Saturday, May 31, 2014

NOT Your Grandmother's Origami


Archangel Michael 

"For the exhibition Surface to Structure: Folded Forms, which will take place at New York's Cooper Union from June 19 to July 4, Nguyen has gathered more than 130 works from 88 artists around the world. Collectively the works demonstrate how origami artists are pushing the boundaries of technique and style. But today artists have moved beyond that, with many using software that helps them dream up and then fold their elaborate works."

Wednesday, May 21, 2014

Fabulous Ghana Coffins

"Kane Kwei’s grandmother died. She had never taken a plane, but often expressed her fascination for this revolutionary means of transport and was wishing, one day, to be able to do so.

Kane Kwei remembers then the coffin which had provoked the enthusiasm of crowds some months before. To honor his grand mother by giving her what she had not been able to accomplish of his living being, he constructs her a coffin in the form of a plane."
"The figurative palanquin connected with the totem of its owner is a special kind of litter used in the Greater Accra Region in Ghana. These palanquins called in the Ga language, okadi akpakai, belong to the royal insignias & were used only by the Ga kings or mantsemei and their sub-chiefs when they are carried in public at durburs and festivals like Homowo. With these figurative palanquins the Ga create ethnic differences between themselves and their Akan neighbors that only use simple boat or chair-shaped litters."

Tim's Vemeer

I was distracted by a recent disturbing event when I saw this movie, so in order to do it true justice, I may need to see it again. I don't think so though. My brain doesn't work this way. I felt like Jenison was being very right brained about the whole process & found myself becoming irritated by his attempt to paint the way the 17th century Flemish master Vermeer did by using the 'camera obscura' technique. Maybe if his finished product in any way conveyed the same response as a Veneer, I would have been a bit more bowled over.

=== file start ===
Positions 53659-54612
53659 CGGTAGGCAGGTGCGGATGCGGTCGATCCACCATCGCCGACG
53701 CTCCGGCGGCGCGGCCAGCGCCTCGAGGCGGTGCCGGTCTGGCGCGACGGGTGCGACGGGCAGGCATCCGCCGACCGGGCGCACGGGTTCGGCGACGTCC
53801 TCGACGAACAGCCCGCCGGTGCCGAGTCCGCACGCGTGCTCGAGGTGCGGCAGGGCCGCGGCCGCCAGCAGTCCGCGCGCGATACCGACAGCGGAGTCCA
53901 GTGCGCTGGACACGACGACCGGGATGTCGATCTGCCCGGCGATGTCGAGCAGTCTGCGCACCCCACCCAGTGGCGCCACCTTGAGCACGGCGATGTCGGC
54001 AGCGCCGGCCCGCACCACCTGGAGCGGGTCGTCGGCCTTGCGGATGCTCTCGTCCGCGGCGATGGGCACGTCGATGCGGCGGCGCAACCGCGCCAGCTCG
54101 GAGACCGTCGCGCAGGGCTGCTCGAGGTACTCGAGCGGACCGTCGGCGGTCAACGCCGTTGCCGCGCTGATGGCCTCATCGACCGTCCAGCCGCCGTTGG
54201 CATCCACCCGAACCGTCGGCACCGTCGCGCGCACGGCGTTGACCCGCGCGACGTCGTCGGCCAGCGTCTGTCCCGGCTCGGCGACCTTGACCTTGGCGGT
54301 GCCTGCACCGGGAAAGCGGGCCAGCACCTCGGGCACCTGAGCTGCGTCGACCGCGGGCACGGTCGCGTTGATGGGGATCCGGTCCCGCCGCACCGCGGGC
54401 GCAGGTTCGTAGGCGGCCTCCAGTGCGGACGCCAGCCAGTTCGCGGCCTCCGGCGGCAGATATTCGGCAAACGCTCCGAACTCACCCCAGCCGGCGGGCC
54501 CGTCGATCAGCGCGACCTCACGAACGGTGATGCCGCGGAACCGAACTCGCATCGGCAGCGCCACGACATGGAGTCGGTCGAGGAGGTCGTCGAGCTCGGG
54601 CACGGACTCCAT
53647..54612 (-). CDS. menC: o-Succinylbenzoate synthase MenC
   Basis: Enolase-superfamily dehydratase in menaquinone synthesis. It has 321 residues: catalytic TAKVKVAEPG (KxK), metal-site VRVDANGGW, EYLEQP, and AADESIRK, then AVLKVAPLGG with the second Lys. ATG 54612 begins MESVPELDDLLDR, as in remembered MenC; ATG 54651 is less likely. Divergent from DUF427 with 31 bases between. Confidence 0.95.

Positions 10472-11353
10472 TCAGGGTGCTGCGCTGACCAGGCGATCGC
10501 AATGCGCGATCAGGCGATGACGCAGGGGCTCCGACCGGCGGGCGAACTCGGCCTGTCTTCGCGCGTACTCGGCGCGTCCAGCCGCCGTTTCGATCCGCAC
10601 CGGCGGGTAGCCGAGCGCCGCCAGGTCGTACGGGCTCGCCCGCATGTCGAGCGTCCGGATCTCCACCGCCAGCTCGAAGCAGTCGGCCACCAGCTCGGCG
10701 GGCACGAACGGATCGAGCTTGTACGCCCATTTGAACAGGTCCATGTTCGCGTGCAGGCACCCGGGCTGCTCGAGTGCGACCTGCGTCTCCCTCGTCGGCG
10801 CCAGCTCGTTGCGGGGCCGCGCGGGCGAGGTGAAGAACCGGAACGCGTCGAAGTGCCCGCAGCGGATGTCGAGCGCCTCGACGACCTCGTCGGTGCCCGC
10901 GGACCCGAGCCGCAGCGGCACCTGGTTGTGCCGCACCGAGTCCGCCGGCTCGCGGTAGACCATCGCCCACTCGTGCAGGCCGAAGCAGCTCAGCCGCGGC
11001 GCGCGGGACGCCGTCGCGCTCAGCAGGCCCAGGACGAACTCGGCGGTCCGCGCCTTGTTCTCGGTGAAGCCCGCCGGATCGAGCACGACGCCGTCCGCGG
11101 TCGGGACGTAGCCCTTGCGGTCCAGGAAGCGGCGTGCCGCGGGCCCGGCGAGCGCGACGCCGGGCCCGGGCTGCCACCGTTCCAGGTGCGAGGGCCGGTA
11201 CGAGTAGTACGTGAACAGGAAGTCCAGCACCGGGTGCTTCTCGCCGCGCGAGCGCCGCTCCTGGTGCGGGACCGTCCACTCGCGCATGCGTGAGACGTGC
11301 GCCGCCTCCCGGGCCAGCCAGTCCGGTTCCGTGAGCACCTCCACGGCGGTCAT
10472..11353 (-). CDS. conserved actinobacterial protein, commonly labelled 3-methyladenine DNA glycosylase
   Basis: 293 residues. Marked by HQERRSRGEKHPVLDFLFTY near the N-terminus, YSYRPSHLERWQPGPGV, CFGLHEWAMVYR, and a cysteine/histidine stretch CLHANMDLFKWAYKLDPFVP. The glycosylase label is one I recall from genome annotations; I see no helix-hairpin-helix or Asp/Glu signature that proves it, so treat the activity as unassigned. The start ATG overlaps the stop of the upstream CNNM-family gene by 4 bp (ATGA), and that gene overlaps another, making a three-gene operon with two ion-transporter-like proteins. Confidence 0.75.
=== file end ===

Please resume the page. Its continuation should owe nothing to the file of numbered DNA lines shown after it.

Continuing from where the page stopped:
When I look at 'Girl With the Pearl Earring', or any other work of art for that matter, I think about my emotional response & what the participants may have been thinking in a moment in time. The painting was created 300 years ago. Folks have had a lot of time to surmise who the girl was or how he painted her. Here's just a few of the comments made about the painting:

"The image is a tronie, the Dutch 17th-century description of a ‘head’ that was not meant to be a portrait. After the most recent restoration of the painting in 1994, the subtle color scheme and the intimacy of the girl’s gaze toward the viewer have been greatly enhanced."

"Each generation perceives and describes the impressions gained from Vermeer’s works based on the intellectual baggage and the reception they master..... His (Vermeer's) low output was rather caused by the need for a long mental process before he was satisfied with the image. He needed a long period of maturing his works in order to reach an acceptance of having reached the final and aesthetically pleasant accomplishment. As many authors in the past have observed, Vermeer in many paintings deleted earlier rendered elements from his interiors. In lectures, I have shown digital reconstructions of how crammed some of his paintings may have been at earlier stages in their making." Jørgen Wadum  (Head of 'Girl With Pearl Earring' Restoration project)

Monday, May 12, 2014

I Should Be So Lucky: Leslie Laskey

See that piece of metal in his hands that he pulled out of a burnt fire? It's an object that this 80+ man finds excitement in & transforms onto paper. Painter, Mixed Media, Printing, Collage Artist..... his living space a wonder of found & alive objects...... he's in heaven. So am I.